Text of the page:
Unfortunately the chromatic aberration correction is a serious flaw of the GPO. The Swarovski Swarovision EL 8.5x42 and the 10x42, both being among my favourite pairs of binoculars, are as close to perfection as it is only possible and yet noticeable chromatic aberration on the edge of the field remains their only slip-up. The GPO Passion HD 10x42 fares even a tad worse than these two. While playing with the GPO I also had the Swarovision 8.5x42, the Zeiss Conquest HD 10x32, the Leica Ultravid BL 10x42 and the Trinovid BN 8x42 at my disposal. In the aberration category the GPO fared the worst of all of them. It reflects badly on the tested model. I would be more understanding if the Passion HD offered the widest field of view available on the market at the same time but, unfortunately, the tested binoculars are nowhere close to the Nikon Monarch HG or the Zeiss Conquest HD in that aspect.

Hands-On: GPO Passion HD 10x42  - First impressions


In order to make you even more aware of the scale of the problem I would like to add that premium binoculars such as the Swarovision or the Ultravid are not even close to perfect examples of chromatic aberration correction. If you compare the Passion HD to a pair of binoculars which corrects that aberration really well, the difference is conspicuous. We still happened to have the Bushnell Legend M 10x42 in our editorial office as we had tested it previously. It corrected the chromatic aberration well and the performance of the GPO Passion HD, when compared to it, seemed really weak. Mind you the Bushnell is two times cheaper…

Hands-On: GPO Passion HD 10x42  - First impressions


If you point the GPO binoculars at a bright source of light at night you might notice a slight contrast decrease along with spikes. The Conquest HD featured a similar effect but the Leica Ultravid BL fared a bit better; still all of these instruments lose to the Swarovski EL which had no spikes and the contrast of its images was the highest.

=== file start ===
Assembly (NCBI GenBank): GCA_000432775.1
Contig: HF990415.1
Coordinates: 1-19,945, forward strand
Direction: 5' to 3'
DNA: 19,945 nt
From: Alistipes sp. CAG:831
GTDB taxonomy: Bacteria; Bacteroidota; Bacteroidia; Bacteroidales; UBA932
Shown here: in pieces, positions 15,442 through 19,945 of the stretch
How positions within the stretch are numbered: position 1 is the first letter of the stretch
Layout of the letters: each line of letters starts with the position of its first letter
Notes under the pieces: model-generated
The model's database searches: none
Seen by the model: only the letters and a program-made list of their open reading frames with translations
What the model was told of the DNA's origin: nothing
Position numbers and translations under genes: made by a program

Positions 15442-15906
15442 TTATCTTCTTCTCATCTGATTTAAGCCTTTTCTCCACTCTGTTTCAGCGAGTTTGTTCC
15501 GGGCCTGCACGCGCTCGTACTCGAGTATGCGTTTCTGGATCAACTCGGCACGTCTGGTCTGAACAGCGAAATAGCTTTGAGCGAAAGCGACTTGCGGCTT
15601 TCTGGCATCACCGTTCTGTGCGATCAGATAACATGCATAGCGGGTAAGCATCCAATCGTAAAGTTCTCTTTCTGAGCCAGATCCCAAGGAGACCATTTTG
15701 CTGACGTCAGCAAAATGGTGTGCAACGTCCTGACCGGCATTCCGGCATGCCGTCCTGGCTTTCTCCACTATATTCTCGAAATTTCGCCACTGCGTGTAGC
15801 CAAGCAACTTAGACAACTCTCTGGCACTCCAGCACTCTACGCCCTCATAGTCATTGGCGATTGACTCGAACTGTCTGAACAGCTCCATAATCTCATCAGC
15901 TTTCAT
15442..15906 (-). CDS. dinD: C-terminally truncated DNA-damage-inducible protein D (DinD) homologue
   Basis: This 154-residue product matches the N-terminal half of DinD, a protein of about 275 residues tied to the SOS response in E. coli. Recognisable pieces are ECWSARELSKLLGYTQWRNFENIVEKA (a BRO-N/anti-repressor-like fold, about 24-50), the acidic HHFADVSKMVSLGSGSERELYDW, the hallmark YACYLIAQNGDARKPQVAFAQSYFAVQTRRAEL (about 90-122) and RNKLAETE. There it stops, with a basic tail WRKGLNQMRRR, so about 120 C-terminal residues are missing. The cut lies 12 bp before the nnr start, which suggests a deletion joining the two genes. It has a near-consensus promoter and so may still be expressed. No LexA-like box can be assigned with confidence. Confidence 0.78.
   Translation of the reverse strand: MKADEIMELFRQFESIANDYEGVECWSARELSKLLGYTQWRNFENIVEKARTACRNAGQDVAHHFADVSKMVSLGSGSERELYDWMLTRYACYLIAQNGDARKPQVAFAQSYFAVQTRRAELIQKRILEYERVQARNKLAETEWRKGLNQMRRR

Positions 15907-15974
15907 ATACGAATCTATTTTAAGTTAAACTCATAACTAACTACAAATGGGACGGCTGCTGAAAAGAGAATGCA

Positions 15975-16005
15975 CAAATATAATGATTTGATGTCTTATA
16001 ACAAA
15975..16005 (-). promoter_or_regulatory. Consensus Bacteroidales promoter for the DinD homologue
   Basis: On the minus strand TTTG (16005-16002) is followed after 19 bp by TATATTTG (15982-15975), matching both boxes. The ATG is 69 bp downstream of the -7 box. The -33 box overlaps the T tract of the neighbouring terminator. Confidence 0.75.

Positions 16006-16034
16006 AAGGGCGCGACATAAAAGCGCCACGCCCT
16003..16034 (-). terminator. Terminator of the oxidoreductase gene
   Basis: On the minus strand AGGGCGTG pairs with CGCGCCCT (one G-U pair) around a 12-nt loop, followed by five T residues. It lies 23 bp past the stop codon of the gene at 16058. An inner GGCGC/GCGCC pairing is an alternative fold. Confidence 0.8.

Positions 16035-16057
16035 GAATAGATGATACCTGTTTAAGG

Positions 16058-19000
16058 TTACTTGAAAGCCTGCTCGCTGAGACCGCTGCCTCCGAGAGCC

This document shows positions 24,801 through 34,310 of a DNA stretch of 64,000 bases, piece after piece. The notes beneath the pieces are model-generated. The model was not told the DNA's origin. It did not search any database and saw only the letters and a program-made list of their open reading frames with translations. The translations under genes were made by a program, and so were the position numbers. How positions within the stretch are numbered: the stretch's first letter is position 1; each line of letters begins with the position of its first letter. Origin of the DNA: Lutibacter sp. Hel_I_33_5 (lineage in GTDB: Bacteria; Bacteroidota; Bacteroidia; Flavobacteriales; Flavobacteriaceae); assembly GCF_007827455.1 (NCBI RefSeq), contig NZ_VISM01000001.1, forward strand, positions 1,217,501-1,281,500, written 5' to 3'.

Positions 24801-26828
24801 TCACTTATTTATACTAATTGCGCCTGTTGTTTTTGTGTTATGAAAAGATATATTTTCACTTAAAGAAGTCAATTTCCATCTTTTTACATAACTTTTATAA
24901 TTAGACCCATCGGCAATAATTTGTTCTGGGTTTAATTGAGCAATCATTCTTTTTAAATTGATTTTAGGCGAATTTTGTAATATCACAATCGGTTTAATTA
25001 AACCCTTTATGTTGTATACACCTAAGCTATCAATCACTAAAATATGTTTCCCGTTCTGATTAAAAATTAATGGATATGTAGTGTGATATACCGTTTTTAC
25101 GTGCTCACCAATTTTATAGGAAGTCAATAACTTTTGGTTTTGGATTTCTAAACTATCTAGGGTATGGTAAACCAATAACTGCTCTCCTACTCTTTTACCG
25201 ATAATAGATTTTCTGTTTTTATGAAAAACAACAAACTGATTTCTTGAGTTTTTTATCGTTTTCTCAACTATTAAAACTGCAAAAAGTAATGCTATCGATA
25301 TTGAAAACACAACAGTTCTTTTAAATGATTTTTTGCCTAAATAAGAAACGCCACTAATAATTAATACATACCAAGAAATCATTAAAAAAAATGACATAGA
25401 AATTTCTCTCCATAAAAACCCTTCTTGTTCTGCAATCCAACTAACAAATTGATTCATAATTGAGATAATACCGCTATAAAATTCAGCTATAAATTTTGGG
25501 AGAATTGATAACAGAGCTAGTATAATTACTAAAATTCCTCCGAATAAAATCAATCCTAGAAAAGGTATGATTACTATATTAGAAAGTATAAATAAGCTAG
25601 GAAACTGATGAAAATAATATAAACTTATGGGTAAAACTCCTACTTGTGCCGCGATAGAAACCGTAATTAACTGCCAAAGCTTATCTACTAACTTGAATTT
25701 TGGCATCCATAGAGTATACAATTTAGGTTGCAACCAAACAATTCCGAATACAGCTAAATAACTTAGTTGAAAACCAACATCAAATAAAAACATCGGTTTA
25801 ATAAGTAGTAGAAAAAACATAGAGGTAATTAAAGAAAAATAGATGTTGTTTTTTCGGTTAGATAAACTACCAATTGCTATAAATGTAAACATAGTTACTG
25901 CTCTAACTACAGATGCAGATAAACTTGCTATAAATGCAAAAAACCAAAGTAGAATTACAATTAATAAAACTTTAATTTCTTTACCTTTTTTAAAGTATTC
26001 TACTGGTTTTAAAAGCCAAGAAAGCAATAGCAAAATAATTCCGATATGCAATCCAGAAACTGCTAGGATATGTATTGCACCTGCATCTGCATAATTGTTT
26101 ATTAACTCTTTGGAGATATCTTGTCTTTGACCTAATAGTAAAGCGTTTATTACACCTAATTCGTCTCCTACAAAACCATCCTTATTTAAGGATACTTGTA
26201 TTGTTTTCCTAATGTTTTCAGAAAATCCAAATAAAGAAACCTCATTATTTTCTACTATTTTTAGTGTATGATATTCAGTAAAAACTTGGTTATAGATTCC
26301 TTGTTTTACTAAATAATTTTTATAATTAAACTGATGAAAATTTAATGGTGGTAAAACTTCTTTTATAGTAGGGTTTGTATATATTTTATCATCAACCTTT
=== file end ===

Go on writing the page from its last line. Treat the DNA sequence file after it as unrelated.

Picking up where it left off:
The astigmatism of the GPO is quite limited because the images of stars near the field of view centre are close to point-like. Still the GPO is slightly worse in this category than Swarovision and Ultravid. On the other hand, the Passion HD corrects coma better than the Leica but worse than the Swarovski. We didn’t notice almost any problems with the brightness loss on the very edge of the field.

Hands-On: GPO Passion HD 10x42  - First impressions


The field of view of the GPO Passion HD 10x42 didn’t make me suspicious as it looked bigger than 6 degrees. Still, after I spent a while playing with the GPO and Leica Ultravid BL the field of view of the latter seemed to be a bit wider. It was a surprise as, according to the official specifications, the Leica’s field amounts to 6.3 degrees and that of the GPO to 6.4 degrees. I measured it on my own and these observations were confirmed. The field of view of the GPO was about 6.1 degrees so noticeably less than 6.4 degrees stated in the specifications. Here the binoculars lag behind its most serious rivals.

What can be said in the summary? Overall the GPO Passion HD 10x42 made a very favourable impression. Visually and mechanically it seems to be an instrument with a very thought-out design. I suppose this pair of binoculars will be a joy to use for many years even in difficult conditions. It fared well or very well in most optical categories. The only slip-up was the chromatic aberration correction which level seemed to be a tad too high at this price-point. The field of view of these binoculars also doesn’t impress especially if you compare it to the field of its most serious rivals. The competition between instruments priced at 1000 Euros is really fierce and its might be the biggest problem of the GPO. If you are a new player on the market you have to offer something more than the rest or have a lower price tag. Still I would have a serious problem if I had to point out a category in which the GPO Passion HD 10x42 was able to defeat, say, the Zeiss Conquest HD or the Nikon Monarch HG and all of those instruments cost practically the same.

Hands-On: GPO Passion HD 10x42  - First impressions